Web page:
Idea: Using the SPDY protocol to improve Tor performance

Steven J. Murdoch tor+Steven.Murdoch at
Wed Feb 3 22:00:03 UTC 2010

Filename: xxx-using-spdy.txt
Title: Using the SPDY protocol to improve Tor performance
Author: Steven J. Murdoch
Created: 03-Feb-2010
Status: Draft

1. Overview

   The SPDY protocol [1] is an alternative method for transferring
   web content over TCP, designed to improve efficiency and
   performance. A SPDY-aware browser can already communicate with
   a SPDY-aware web server over Tor, because this only requires a TCP
   stream to be set up. However, a SPDY-aware browser cannot
   communicate with a non-SPDY-aware web server. This proposal
   outlines how Tor could support this latter case, and why it
   may be good for performance.

2. Motivation

   About 90% of Tor traffic, by connection, is HTTP [2], but
   users report subjective performance to be poor. It would
   therefore be desirable to improve this situation. SPDY was
   designed to offer better performance than HTTP, in
   high-latency and/or low-bandwidth situations, and is therefore
   an option worth examining.

   If a user wishes to access a SPDY-enabled web server over Tor,
   all they need to do is to configure their SPDY-enabled browser
   (e.g. Google Chrome) to use Tor. However, there are few
   SPDY-enabled web servers, and even if there was high demand
   from Tor users, there would be little motivation for server
   operators to upgrade, for the benefit of only a small
   proportion of their users.

   The motivation of this proposal is to allow only the user to
   install a SPDY-enabled browser, and permit web servers to
   remain unmodified. Essentially, Tor would incorporate a proxy
   on the exit node, which communicates SPDY to the web browser
   and normal HTTP to the web server. This proxy would translate
   between the two transport protocols, and possibly perform
   other optimizations.

   SPDY currently offers five optimizations:

   1) Multiplexed streams:
      An unlimited number of resources can be transferred
      concurrently, over a single TCP connection.

   2) Request prioritization:
      The client can set a priority on each resource, to assist
      the server in re-ordering responses.

   3) Compression:
      Both HTTP header and resource content can be compressed.

   4) Server push:
      The server can offer the client resources which have not
      been requested, but which the server believes will be.

   5) Server hint:
      The server can suggest that the client request further
      resources, before the main content is transferred.

   Tor currently effectively implements (1), by being able to put
   multiple streams on one circuit. SPDY however requires fewer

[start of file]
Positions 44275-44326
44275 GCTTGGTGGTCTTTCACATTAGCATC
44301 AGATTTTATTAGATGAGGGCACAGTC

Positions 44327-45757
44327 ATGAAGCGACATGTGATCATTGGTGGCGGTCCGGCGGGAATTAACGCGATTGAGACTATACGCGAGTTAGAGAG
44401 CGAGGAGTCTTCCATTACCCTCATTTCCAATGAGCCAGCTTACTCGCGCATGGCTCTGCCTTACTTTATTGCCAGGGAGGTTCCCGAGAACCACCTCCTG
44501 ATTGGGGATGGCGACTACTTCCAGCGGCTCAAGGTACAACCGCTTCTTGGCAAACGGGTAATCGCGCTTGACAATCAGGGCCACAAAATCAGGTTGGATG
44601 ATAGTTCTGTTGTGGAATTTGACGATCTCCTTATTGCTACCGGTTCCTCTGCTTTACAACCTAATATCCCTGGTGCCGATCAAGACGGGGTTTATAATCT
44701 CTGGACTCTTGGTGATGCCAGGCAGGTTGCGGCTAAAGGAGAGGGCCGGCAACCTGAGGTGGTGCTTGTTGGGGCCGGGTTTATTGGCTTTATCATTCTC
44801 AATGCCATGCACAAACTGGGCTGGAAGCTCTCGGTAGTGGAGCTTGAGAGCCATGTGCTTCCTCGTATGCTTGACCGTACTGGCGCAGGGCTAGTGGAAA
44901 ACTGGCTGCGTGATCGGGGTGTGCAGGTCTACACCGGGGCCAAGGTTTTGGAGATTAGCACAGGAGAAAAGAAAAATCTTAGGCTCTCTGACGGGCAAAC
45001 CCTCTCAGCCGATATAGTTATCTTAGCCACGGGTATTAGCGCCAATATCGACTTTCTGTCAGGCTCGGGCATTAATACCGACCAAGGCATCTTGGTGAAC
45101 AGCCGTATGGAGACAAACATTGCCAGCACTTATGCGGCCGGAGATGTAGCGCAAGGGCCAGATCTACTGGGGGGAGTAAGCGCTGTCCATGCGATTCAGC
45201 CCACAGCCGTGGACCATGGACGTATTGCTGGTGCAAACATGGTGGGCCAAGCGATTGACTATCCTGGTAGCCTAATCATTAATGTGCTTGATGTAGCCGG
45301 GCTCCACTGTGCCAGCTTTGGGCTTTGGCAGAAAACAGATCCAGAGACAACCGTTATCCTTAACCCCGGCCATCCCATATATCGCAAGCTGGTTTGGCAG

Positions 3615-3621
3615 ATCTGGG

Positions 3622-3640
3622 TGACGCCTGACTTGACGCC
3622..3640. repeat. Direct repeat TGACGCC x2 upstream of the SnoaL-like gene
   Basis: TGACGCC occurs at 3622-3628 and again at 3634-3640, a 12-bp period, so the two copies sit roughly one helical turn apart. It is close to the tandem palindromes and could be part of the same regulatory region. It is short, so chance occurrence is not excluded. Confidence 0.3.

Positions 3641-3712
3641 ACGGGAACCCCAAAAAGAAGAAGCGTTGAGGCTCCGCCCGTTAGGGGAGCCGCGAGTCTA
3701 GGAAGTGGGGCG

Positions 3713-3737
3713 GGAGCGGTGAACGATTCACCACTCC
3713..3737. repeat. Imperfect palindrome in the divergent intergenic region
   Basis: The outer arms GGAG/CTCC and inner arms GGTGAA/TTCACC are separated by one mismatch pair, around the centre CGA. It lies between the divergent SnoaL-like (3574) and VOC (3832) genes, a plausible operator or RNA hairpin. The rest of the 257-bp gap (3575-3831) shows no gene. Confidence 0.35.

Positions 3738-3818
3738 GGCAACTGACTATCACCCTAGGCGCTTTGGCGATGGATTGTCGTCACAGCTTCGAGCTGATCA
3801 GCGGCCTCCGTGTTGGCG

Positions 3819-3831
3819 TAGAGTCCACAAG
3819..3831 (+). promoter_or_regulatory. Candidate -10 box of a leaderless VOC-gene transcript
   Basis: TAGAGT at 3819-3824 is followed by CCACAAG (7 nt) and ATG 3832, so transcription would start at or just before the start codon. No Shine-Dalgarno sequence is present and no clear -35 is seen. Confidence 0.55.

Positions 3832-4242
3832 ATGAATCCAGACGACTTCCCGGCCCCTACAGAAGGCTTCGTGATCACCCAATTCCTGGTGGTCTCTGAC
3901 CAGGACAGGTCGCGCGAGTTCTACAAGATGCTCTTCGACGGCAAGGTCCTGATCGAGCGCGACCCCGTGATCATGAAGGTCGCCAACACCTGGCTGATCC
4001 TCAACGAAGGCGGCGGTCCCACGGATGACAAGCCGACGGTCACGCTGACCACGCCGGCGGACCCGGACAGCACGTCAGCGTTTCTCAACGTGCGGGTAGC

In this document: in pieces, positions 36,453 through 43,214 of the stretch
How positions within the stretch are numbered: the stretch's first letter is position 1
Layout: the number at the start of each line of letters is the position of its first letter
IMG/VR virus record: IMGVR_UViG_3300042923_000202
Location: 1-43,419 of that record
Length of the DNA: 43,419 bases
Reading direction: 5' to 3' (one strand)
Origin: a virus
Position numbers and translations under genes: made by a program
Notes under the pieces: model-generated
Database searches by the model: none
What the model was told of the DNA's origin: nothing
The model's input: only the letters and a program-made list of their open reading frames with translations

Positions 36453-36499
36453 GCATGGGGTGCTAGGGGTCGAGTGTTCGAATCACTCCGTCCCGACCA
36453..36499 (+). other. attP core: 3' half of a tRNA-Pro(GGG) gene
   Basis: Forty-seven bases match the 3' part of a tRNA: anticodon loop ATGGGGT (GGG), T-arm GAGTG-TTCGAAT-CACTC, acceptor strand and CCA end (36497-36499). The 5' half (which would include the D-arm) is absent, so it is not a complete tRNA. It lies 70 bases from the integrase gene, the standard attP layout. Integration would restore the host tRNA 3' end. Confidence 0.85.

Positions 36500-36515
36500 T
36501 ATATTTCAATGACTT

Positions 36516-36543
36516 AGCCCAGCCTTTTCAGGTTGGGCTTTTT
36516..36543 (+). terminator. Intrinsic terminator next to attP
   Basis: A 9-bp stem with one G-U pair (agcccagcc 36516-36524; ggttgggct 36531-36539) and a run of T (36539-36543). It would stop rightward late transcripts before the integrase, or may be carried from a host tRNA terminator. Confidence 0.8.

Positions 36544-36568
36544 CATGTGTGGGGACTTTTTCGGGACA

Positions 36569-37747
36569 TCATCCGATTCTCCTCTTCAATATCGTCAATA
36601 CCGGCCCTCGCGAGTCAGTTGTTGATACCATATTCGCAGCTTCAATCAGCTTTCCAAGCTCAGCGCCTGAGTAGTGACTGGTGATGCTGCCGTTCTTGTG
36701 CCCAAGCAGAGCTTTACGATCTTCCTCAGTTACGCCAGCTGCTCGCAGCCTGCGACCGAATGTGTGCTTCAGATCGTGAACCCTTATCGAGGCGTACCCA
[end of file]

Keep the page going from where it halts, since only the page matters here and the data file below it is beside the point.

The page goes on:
round-trips to do the same. The other features are not
   implemented by Tor. Therefore it is reasonable to expect that
   a HTTP <-> SPDY proxy may improve Tor performance, by some

3. Design outline

   One way to implement the SPDY proxy is for Tor exit nodes to
   advertise this capability in their descriptor. The OP would
   then preferentially select these nodes when routing streams
   destined for port 80.

   Then, rather than sending the usual RELAY_BEGIN cell, the OP
   would send a RELAY_SPDY_BEGIN cell, to indicate that the exit
   node should translate between SPDY and HTTP. The rest of the
   connection process would operate as usual.

   There would need to be some way of elegantly handling non-HTTP
   traffic which goes over port 80.

4. Implementation status

   SPDY is under active development and both the specification
   and implementations are in a state of flux. Initial
   experiments with Google Chrome in SPDY-mode and server
   libraries indicate that more work is needed before they are
   production-ready. There is no indication that browsers other
   than Google Chrome will support SPDY (and no official
   statement as to whether Google Chrome will eventually enable
   SPDY by default).
   Implementing a full SPDY proxy would be non-trivial. Stream
   multiplexing and compression are supported by existing
   libraries and would be fairly simple to implement. Request
   prioritization would require some form of caching on the
   proxy-side. Server push and server hint would require content
   parsing to identify resources which should be treated

5. Security and policy implications

   A SPDY proxy would be a significant amount of code, and may
   pull in external libraries. This code will process potentially
   malicious data, both at the SPDY and HTTP sides. This proposal
   therefore increases the risk that exit nodes will be
   compromised by exploiting a bug in the proxy.

   This proposal would also be the first way in which Tor is
   modifying TCP stream data. Arguably this is still meta-data
   (HTTP headers), but there may be some concern that Tor should
   not be doing this.

   Torbutton only works with Firefox, but SPDY only works with
   Google Chrome. We should be careful not to recommend that
   users adopt a browser which harms their privacy in other ways.

6. Open questions:

  - How difficult would this be to implement?

  - How much performance improvement would it actually result in?

  - Is there some way to rapidly develop a prototype which would
    answer the previous question?

[1] SPDY: An experimental protocol for a faster web
[2] Shining Light in Dark Places: Understanding the Tor Network Damon McCoy,
    Kevin Bauer, Dirk Grunwald, Tadayoshi Kohno, Douglas Sicker


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